Authors: Jean Helwege, Samuel Maurer, Asani Sarkar, and Yuan Wang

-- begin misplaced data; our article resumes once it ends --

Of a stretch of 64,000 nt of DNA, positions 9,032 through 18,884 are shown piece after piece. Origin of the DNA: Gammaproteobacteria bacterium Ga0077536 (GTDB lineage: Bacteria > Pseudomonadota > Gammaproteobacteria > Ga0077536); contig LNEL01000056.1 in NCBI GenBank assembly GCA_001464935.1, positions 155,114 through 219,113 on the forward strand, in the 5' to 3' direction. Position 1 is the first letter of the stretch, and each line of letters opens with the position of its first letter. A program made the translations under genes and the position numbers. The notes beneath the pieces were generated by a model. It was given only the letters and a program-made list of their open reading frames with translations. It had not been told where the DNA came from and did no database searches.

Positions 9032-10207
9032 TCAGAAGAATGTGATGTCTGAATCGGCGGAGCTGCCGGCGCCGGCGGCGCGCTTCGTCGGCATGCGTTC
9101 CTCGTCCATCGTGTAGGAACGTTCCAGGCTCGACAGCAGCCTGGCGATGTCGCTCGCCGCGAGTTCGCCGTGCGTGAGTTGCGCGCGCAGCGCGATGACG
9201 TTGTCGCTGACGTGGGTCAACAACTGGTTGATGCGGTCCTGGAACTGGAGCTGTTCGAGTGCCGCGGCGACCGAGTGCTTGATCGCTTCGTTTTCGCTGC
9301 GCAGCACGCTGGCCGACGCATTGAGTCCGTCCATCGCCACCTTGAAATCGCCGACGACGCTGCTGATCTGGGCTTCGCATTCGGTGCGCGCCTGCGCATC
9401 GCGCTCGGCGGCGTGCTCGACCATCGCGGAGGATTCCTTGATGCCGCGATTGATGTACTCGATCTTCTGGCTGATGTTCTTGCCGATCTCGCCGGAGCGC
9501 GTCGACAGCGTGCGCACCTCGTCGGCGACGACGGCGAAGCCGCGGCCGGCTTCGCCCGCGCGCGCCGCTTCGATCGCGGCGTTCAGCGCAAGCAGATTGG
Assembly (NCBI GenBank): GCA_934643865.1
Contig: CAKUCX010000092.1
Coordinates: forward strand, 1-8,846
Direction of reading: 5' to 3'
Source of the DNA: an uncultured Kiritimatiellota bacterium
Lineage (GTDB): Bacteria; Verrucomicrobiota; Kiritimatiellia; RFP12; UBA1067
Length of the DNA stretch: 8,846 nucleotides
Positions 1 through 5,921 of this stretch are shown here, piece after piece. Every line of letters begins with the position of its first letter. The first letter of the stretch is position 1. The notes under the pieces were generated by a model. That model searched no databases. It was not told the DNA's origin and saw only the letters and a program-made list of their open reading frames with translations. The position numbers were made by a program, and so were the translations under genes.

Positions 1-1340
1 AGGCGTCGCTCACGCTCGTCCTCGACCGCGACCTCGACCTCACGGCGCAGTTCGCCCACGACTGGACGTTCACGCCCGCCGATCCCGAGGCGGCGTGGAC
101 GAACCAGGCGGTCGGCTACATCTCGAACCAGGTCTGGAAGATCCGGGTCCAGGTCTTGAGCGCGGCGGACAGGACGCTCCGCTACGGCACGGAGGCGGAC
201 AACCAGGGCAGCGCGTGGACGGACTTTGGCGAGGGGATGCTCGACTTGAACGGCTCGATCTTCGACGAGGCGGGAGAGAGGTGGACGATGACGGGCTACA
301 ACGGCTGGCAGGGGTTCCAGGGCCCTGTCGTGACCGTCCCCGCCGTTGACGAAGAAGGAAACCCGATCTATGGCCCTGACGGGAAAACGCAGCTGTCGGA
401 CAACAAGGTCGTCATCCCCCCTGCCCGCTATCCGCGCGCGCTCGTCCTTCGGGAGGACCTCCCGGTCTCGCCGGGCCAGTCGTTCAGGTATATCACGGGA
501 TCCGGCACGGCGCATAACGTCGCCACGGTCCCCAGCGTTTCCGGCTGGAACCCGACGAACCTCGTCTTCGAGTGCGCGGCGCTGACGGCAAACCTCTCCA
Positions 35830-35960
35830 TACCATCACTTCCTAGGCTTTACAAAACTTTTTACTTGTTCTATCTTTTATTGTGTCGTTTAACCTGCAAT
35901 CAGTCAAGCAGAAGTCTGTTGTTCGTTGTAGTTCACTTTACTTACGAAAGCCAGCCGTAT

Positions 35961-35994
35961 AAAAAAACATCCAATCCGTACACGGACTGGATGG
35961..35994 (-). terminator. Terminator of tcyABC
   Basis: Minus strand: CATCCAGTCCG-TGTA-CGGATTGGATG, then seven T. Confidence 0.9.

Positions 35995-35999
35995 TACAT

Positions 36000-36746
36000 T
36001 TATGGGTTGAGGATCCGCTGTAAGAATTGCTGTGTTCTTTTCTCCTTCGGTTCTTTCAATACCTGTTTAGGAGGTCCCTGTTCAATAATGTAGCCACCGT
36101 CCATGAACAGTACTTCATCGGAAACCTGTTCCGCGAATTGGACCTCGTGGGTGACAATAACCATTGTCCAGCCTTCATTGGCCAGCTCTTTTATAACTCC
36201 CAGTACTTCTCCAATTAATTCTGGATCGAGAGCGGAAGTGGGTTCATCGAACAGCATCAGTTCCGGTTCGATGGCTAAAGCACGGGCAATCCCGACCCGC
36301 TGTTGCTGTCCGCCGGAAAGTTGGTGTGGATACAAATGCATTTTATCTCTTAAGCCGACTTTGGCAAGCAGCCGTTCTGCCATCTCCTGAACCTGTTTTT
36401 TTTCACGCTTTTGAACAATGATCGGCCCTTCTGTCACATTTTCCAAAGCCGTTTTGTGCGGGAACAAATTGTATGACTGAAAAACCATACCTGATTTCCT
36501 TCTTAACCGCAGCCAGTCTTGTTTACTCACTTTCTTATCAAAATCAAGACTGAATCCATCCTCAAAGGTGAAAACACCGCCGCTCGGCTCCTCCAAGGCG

The rapid growth of the credit default swap (CDS) market and the increased number of defaults in recent years have led to major changes in the way CDS contracts are settled when default occurs. Auctions are increasingly the mechanism used to settle these contracts, replacing physical transfers of defaulted bonds between CDS sellers and buyers. Indeed, auctions will become a standard feature of all recent CDS contracts from now on. In this paper, we examine all of the CDS auctions conducted to date and evaluate their efficacy by comparing the auction outcomes to prices of the underlying bonds in the secondary market. The auctions appear to have served their purpose, as we find no evidence of inefficiency in the process: Participation is high, open interest is low, and the auction prices are close to the prices observed in the bond market before and after each auction has occurred. We qualify our conclusions by noting that relatively few auctions have taken place thus far.